Kenya is sadly polarized ethnically. Elections as a vehicle for democracy are therefore, an obstacle to accountable and legitimate government as well as socio-economic progress.

The problems Kenyans face today, lack of political voice and inequitable access to services and opportunities have become a perennial predicament that leaders use to have their way out.
Making us forget so easily where we were from -Kenyans forget easily.

The same way I was in 2007, is the same way many youth like me will be casting their vote for the first time.
The same youth are becoming a force to reckon with, they are the pillars of peace, social economic advancement both as an individual, the community and the nation at large. They know what they have to do. Where they are going, but between their resilient spirit to forge ahead:

Petty self-interests are the greatest obstacles to structured social mobilisation for political and economic transformation in Kenya. However, through you and I as the Kenyan youth can mobilize virulent violence when our collective racial or ethnic interests are threatened.

The youth in their own innovative and creative ways are coming together to share ideas on why they do not want to be poisoned by the decisive thoughts of not becoming agents for social change. This is also why thespacetv.blogspot.com is bringing on board youth with diverse talents to share our goals and aspirations.

It is a forum that is giving the youth a voice for positive change. A voice that tells the leaders who are our politicians that they should get it clear, that the empowered Kenyan is not looking at the “what” they would want us to have because to them, this has been a pipe dream to them.

A voice that is yearning for what they would want to listen to, to get inspired and become a call to a common goal of achieving the country’s hopes and aspirations in the “how” by bringing forth good policies that will make them feel appreciated as Kenyans and not Kenyans ready to vote because the same leaders are competing against each other.

Sustaining self esteem among the youth is key. Walking within Western Kenya, many are striving to make ends meet; struggling each day with the little they have within their hand may be to see if the proverb says the truth- a drowning man clutches at a straw.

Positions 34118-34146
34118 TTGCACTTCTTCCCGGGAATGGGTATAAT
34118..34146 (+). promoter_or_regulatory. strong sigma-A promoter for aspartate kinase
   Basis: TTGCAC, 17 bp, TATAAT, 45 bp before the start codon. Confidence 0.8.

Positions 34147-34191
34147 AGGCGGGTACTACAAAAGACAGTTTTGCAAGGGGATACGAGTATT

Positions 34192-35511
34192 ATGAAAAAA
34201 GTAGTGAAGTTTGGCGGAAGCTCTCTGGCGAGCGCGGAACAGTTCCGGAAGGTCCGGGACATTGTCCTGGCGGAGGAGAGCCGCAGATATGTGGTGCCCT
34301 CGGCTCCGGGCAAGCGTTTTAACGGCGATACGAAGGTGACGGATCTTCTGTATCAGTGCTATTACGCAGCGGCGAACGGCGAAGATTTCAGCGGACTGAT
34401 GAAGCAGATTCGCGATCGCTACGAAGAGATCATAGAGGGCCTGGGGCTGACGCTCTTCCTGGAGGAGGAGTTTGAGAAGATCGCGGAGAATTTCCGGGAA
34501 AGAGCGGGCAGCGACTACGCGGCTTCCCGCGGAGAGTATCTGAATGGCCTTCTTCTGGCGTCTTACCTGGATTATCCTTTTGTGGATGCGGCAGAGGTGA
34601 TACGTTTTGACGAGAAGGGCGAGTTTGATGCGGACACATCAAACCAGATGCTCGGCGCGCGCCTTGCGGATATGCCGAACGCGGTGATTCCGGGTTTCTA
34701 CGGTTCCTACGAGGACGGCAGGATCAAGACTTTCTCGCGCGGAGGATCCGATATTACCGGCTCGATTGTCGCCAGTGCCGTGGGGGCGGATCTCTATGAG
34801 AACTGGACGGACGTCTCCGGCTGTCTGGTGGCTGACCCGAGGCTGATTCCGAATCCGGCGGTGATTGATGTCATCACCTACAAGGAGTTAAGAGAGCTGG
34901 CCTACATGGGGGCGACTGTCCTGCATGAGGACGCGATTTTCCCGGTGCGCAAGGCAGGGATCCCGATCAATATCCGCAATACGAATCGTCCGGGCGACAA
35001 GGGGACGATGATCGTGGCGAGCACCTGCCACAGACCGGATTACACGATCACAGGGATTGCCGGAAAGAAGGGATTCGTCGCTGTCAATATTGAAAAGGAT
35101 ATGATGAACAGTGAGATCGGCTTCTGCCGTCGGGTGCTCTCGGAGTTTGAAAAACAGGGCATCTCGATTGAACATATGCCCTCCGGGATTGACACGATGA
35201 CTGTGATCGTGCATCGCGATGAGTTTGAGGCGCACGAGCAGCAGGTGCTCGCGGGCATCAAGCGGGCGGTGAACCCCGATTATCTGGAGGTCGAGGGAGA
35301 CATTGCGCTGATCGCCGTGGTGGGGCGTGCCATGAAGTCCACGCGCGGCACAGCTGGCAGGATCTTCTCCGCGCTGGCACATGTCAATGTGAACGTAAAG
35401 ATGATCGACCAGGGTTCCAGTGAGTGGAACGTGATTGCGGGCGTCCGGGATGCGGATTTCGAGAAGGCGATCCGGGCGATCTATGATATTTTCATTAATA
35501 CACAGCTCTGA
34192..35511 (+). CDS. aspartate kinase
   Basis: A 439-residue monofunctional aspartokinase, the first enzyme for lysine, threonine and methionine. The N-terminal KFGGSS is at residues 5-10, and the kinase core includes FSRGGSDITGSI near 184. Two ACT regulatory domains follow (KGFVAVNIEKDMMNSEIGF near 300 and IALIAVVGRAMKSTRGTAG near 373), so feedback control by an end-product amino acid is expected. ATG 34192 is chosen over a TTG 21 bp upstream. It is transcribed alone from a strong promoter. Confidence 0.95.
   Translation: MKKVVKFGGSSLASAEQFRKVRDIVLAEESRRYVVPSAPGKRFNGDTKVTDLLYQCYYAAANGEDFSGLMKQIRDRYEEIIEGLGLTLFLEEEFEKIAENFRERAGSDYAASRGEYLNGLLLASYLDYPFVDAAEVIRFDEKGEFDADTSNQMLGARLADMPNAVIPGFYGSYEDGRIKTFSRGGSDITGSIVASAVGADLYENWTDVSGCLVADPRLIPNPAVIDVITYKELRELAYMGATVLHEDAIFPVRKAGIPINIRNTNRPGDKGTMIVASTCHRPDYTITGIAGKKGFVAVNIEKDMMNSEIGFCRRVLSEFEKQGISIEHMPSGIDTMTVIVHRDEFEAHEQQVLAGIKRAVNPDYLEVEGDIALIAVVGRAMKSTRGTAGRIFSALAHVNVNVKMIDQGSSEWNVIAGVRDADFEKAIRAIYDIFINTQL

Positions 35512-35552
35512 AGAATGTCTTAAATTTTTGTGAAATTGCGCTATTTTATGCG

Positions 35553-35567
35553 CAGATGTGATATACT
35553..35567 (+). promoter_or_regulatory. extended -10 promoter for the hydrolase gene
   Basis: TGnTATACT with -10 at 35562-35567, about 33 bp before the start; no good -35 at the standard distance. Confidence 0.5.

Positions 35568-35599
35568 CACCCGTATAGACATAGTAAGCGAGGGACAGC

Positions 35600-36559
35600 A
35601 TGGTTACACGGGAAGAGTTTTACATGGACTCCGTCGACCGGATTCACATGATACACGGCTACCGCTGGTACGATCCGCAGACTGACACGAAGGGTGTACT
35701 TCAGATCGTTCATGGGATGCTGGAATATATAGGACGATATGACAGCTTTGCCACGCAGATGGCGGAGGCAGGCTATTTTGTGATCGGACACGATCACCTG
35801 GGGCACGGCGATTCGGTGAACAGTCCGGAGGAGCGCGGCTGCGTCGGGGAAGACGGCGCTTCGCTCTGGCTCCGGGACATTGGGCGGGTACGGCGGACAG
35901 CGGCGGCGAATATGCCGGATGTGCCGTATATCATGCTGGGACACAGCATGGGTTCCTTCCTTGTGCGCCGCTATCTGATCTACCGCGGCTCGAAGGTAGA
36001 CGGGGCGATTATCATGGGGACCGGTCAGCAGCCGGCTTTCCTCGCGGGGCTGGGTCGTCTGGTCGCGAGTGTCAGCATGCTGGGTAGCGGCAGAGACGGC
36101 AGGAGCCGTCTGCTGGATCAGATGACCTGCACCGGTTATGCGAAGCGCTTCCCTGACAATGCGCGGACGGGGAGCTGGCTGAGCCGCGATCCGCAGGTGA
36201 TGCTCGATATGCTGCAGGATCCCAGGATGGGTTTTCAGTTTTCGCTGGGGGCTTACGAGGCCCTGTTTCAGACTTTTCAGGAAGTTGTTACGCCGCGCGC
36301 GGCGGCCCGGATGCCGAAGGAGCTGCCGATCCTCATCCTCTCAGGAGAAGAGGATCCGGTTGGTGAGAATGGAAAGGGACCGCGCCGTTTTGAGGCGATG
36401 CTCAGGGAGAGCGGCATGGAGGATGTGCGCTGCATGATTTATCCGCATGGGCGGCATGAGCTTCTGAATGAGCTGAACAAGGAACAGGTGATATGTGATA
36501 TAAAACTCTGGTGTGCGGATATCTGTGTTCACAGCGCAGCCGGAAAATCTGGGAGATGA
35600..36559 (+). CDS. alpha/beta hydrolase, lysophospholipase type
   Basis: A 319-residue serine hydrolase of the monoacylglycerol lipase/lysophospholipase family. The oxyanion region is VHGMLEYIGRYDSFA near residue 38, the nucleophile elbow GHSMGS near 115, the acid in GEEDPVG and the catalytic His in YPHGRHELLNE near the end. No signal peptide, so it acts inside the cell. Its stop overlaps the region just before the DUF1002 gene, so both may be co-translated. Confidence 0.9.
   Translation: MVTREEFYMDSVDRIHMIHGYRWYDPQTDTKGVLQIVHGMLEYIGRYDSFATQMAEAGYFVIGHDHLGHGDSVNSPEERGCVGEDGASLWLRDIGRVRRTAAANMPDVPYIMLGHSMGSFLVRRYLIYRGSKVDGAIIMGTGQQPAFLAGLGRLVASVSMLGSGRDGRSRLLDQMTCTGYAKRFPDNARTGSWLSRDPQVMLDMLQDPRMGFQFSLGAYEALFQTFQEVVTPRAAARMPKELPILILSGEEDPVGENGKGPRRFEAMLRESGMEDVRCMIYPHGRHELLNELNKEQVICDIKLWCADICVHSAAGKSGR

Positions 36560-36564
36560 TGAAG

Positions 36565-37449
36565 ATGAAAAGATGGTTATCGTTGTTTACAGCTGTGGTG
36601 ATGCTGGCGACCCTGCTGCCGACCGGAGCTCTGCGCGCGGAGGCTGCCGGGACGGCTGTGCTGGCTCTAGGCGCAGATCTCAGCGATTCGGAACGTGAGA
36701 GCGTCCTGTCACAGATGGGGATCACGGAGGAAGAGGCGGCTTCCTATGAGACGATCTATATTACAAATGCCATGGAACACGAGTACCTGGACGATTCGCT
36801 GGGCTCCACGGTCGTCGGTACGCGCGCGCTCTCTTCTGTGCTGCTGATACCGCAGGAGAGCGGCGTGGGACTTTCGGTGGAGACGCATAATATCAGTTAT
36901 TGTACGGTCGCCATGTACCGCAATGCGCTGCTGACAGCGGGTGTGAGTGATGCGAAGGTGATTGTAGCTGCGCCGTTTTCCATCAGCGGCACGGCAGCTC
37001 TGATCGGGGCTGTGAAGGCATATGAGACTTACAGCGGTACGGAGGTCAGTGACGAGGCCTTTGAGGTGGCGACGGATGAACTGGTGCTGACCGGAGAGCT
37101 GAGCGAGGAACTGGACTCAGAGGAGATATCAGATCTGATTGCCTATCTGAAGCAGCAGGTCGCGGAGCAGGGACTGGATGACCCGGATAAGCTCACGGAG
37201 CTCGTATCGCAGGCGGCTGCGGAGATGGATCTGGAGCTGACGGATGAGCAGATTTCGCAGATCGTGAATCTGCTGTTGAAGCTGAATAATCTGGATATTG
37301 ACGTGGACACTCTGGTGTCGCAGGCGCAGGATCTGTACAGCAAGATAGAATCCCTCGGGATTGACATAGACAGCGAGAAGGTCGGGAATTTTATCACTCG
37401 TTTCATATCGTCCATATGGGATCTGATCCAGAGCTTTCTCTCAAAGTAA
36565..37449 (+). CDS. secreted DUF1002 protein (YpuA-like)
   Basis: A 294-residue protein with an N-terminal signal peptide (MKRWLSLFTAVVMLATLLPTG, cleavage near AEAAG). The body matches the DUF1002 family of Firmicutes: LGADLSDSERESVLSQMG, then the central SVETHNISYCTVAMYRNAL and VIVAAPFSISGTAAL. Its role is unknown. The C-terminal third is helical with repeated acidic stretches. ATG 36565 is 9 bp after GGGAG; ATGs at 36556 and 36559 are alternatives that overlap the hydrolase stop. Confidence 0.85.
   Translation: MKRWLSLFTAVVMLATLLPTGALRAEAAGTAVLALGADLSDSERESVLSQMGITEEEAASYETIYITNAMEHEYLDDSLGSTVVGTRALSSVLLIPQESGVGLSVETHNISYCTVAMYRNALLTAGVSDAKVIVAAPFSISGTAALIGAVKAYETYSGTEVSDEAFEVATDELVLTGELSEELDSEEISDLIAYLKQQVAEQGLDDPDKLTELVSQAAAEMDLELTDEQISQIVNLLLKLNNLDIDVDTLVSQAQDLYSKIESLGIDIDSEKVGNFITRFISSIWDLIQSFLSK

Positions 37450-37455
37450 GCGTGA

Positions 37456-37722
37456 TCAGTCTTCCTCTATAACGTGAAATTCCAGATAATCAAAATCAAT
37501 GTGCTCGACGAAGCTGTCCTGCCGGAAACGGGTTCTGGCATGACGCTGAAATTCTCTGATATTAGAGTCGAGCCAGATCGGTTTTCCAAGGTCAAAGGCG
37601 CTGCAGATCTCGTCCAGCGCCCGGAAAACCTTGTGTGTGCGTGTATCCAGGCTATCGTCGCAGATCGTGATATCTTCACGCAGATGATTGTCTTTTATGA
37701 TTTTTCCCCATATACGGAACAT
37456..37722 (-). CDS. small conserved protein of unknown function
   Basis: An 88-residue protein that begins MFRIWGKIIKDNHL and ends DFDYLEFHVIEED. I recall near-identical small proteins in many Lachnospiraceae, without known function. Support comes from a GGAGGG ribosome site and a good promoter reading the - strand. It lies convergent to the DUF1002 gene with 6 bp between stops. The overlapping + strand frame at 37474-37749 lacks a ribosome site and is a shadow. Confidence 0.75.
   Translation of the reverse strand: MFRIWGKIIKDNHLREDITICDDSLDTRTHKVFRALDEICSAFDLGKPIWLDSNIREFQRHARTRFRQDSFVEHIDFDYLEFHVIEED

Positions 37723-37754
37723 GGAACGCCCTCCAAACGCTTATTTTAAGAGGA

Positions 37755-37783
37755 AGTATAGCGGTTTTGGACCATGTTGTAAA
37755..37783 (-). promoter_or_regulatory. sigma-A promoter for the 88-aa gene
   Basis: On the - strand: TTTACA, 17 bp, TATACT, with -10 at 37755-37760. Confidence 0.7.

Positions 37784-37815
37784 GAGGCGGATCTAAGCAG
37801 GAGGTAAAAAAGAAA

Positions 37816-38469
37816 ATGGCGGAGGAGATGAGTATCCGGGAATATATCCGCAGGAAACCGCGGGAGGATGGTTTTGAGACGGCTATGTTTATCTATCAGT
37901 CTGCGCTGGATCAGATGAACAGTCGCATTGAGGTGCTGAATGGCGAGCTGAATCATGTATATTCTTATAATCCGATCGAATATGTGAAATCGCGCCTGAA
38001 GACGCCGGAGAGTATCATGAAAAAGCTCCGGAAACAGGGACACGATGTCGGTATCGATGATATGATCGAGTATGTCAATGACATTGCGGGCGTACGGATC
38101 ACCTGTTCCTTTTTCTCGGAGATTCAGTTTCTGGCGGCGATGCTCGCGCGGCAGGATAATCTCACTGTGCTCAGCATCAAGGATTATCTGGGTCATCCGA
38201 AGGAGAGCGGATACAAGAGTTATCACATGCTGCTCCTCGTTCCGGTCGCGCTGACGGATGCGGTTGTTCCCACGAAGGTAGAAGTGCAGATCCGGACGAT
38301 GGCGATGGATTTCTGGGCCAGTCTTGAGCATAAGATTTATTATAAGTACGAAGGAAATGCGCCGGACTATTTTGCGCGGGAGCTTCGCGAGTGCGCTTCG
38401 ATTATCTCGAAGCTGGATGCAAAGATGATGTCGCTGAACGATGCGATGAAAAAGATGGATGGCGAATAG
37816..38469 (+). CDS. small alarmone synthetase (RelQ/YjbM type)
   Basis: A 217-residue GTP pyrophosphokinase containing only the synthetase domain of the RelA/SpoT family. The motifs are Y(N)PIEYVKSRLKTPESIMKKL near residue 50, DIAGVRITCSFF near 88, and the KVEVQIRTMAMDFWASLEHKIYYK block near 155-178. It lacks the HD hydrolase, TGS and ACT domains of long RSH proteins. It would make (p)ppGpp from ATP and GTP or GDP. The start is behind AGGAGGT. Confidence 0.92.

Many have given up, a reason they would not want to return back to their homes because of shame, they cannot feed themselves, and they do not have a roof above their heads. How many youth are employed but cannot still meet ends meet? How many are employed but still under the care of their parents? They are out there.
Yet, they cannot give up.

We hold on to the hope to achieve that change to which we look forward every day. The realities of the problems that face our country have solutions and or can be improved. Investing our energy to reach a point where we can all listen and concentrate on achieving our common goals as Kenyans. 


  1. Anonymous 28 August, 2012 at 07:48 Reply

    A great read which invokes thought on the role of citizens in ensuring peace and stability before, during and after elections. We cannot under estimate the role of the youth in any democratic process and their urge to have their voices heard as they try to make positive changes for the nation and the future generation.

  2. GoodInk 28 August, 2012 at 11:25 Reply

    The group in question is the same Y generation we hear of in radio
    talk shows. Now showing love and concern for young people will not
    help if at all the older generation that is expected to help do not
    trust us.

    i surprised a relative the other month when he could not do proper
    parking with his vehicle back upcountry. he then went on ahead to say
    how young and careless i was years back. my point is people do not
    stagnate at the same point forever, even a poor performer who repeats
    class will one day finish the 8-4-4 system.